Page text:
I forgot to mention that my son went to a pre-college program in his junior to senior summer in Denver (College Living experience, which does have a few locations for school year support, Costa Mesa being one). I believe it was 2-3 weeks dorming in a community college and learning basic self-care skills (laundry, using public transportation, getting themselves up, showered) and so he was a little more confident, but still.... If you can't leverage a program like that (there is also CIP near me, probably other vendors across the country), it might be helpful if you have grandparents or an aunt and uncle or someone he might listen to without thinking it's nagging and have him stay with them and do all that stuff for himself. Maybe even just a pre-college summer program at a 4 year institution near you that doesn't specifically cater to kids on the spectrum.

    As we said to him, you can just decide in August that you aren't ready and go to the local community college. You can't just decide in September you want to go to a 4 year school, so apply and will reassess in the spring when the decisions come in. Best idea I ever had. There is a lot of natural growth in Senior year, and even before the decisions came in, he had decided he was going away. He applied to the UCs (Santa Cruz, Santa Barbara, and UCSD and got into all, but none had the supports he needed, and he liked them but really liked UCONN). UC Santa Barbara has an autism center that used to cater to kids up to I think Elementary School, but they are branching out to supporting the college age. Depending on his level of impairment, it might be helpful. We met with them and they didn't give a welcoming vibe to my son's quirkiness.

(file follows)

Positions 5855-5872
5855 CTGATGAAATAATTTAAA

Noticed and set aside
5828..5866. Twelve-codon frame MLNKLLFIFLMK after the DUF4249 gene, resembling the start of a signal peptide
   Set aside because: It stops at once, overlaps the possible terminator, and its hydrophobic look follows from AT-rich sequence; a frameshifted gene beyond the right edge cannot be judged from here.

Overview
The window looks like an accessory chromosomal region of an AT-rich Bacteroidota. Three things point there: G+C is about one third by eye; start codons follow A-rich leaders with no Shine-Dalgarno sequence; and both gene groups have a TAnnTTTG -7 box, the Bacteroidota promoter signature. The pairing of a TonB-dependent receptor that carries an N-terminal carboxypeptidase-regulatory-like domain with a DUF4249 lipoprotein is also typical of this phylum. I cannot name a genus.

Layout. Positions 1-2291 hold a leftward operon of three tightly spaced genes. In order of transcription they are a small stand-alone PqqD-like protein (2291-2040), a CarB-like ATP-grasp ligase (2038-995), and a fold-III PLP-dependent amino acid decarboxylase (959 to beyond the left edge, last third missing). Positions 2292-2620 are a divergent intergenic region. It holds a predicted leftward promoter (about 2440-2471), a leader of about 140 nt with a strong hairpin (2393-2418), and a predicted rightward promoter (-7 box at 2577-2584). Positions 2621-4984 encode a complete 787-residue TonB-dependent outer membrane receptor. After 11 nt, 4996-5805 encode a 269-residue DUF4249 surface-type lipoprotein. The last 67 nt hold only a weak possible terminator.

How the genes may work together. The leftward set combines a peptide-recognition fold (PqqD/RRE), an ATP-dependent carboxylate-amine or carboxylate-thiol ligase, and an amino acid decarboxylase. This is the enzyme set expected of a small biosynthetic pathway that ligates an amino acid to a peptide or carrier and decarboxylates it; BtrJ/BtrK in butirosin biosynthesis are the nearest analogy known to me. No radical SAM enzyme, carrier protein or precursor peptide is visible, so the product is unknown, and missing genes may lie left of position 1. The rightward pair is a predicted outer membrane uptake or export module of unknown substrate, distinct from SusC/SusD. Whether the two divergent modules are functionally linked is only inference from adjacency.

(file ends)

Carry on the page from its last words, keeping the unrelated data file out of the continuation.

All in all, I think going away so far was the best thing we could have done for him. I took him to look at schools, but he flew by himself to orientation and back. And my husband took him to school (spent some time in Boston before they went), but he came back for Christmas/went back on his own and I thought about going to help him pack up, but he's doing that on his own and then traveling to Boston for a few days and coming back from there. So clearly, he feels he can do it. And he'll be cutting back to once a week with support, if the Director okays it.

    Does that mean it's all sunshine and rainbows? No. He told me yesterday that the campus police came to talk to him because he was acting weird/probably creepy at the Student Union. He still hasn't mastered social interaction, so personal space/entering a conversation not always his strong suit. But, when they talked to him, it sounds like he (and probably his RA and friends) were able to explain the nature of his impairment without issue. So, I choose to see the glass as half full.